ALAN PARSONS: ON AIR (1996)
1) Blue Blue Sky; 2) Too Close To The Sun; 3) Blown By The Wind; 4) Cloudbreak; 5) I Can't Look Down; 6) Brother Up In Heaven; 7) Fall Free; 8) Apollo; 9) So Far Away; 10) One Day To Fly; 11) Blue Blue Sky.
Parsons' second solo album, or, to be precise, the second album by The Ian Bairnson Project (Alan is credited as co-writer only on the two instrumentals, as well as 'Fall Free' and 'Too Close To The Sun'), finds the team independent of major labels (their Arista contract expired with Try Anything Once), free to pursue their artistic inspirations full-time, but, alas, somewhat dulled down and disfocused as time goes by and senses wither.
On the formal side, On Air is Parsons' first major conceptual release since at least Eye In The Sky. All of the songs explore the concept of flying, in one form or another — just look at the titles — and, in theory, this should work well, since Parsons' sonic landscapes have always been a bit, uh, «airy»; all the way from Icarus to balloons to parachutes to jet planes to space rockets, surely Alan can, and should, be your man to give all of them a perfect musical reflection.
That's just on paper, though. The reality is such that all the songs were written by Bairnson, and their pedestrian nature shines through more and more with each new record. Test case: 'Brother Up In Heaven', a song that must have been written with the best of motives — to commemorate the tragic death of Ian's cousin in Iraq — but ends up sounding like a bunch of soft-rock clichés, more fitting for some radio-fodderish «rootsy-artsy» Seventies' American band than an act with such a respectable «intellectual pedigree» as the APP. Vocalist Neil Lockwood adds even more fuel to the fire with his forced, theatrical pathos; a more restrained performance might have saved the song, but as it is, I just keep getting visions of onion bulbs attached to the mike.
Most of the melodies aren't completely hopeless, and all of them get the classy Parsons treatment, but there are simply no «clinchers» here — no sharp standout tracks like 'Mr. Time' or 'Oh Life' that not only become minor classics on their own, but also spread their strong aura on the rest of the album. The angry numbers ('I Can't Look Down') do not muster enough aggression, the sad gloomy ones ('Too Close To The Sun') do not accumulate enough despair, the tender pretty ones ('So Far Away') do not radiate enough beauty. To make matters worse, the folksy 'Blue Blue Sky' that both opens and closes the record is a poor choice for a theme — folk guitar ballads are not Parsons territory at all, and, as decent as the main melody is per se, it kills off Alan's age-old trademarks: the atmospheric start and the grande finale. Why should a Parsons album invite comparisons with James Taylor in the first place? I have no idea.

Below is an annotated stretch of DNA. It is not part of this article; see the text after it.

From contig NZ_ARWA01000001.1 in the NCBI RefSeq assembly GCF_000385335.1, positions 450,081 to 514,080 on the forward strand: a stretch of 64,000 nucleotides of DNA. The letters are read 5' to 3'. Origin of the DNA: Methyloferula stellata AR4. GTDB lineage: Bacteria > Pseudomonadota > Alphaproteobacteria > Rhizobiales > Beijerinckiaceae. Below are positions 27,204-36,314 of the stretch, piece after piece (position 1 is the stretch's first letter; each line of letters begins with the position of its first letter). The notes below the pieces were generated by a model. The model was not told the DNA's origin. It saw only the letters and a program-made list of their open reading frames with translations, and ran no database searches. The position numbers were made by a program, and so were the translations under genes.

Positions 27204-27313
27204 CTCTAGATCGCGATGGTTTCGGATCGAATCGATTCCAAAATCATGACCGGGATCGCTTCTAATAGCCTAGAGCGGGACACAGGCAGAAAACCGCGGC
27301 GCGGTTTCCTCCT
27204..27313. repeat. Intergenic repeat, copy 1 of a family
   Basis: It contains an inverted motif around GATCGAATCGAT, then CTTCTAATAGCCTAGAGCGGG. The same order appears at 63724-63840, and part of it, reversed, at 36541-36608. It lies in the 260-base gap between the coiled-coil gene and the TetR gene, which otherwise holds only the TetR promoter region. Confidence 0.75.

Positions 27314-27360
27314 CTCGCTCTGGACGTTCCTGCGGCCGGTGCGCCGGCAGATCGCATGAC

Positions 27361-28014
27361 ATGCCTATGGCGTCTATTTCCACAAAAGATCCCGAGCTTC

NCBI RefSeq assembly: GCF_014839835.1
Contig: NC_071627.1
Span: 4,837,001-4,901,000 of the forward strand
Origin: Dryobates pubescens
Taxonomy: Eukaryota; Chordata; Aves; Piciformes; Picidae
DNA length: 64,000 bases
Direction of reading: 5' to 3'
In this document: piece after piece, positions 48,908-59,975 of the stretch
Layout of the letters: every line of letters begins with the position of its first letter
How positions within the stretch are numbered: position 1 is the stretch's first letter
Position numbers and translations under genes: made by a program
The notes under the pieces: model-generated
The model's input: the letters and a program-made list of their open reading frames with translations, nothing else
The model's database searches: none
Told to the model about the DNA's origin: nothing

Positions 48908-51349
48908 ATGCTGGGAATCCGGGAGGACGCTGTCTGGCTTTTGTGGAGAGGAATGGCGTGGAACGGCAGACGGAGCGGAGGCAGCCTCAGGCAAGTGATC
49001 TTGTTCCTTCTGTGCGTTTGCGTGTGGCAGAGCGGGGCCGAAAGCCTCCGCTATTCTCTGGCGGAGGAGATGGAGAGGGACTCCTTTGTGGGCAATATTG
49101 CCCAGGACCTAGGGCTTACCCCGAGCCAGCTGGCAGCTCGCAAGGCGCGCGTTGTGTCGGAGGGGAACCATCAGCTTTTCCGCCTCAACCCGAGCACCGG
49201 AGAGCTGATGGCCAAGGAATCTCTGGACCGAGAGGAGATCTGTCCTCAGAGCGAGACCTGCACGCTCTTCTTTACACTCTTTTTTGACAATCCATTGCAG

It might have been better if 'Blown By The Wind' had been the coda, since it is the biggest and grandest of all the songs on here, and arguably Bairnson's hardest try to match either the classic APP, or the late period Pink Floyd sound. Again, no great twists in the melody, which cuddles way too close to a generic power ballad for comfort, but they provide a solid Floydian guitar backing, Ian adds exquisite solos (he has always been a much better guitarist than songwriter, as far as I'm concerned), and Eric Stewart's gentle melancholic delivery stops exactly one inch away from the line that separates «romantic» from «pathetic» (unlike that Lockwood person) — in all honesty, he should have stolen that song for a 10cc reunion.
The instrumentals ('Cloudbreak', 'Apollo') are not at all catchy, but suitably atmospheric, and it is only while listening to them that I sort of «get» the idea of why Parsons considered On Air an artistically free release — most probably, no more silly record executives were putting pressure on him to make his instrumental music hummable. After all, the sax melody of 'Breakaway', three years before, was no less stupid and cheesy than the synth-folk dance rhythms of 'Hawkeye' ten years before. 'Cloudbreak' gives you the true Alan Parsons, a little out of breath, a little tattered, but still striving to explore new sounds — for once. Then Bairnson takes over again, and runs the good intentions into the ground.
No bad words whatsoever on the mixing, engineering, production, playing, singing (from a technical point), or the fine-looking balloon on the album cover. No denying that it is a thoroughly «Alan Parsons» album in spirit and form. Now if only the songs weren't mostly bland and boring, we could all celebrate. As it is, here is one more example of how somebody can have a great feel for solo guitar melody — and heroically suck at the art of simple songwriting. (Eric Clapton is, of course, the prime example here, with but a handful of occasional exceptions, but you all saw that one coming).
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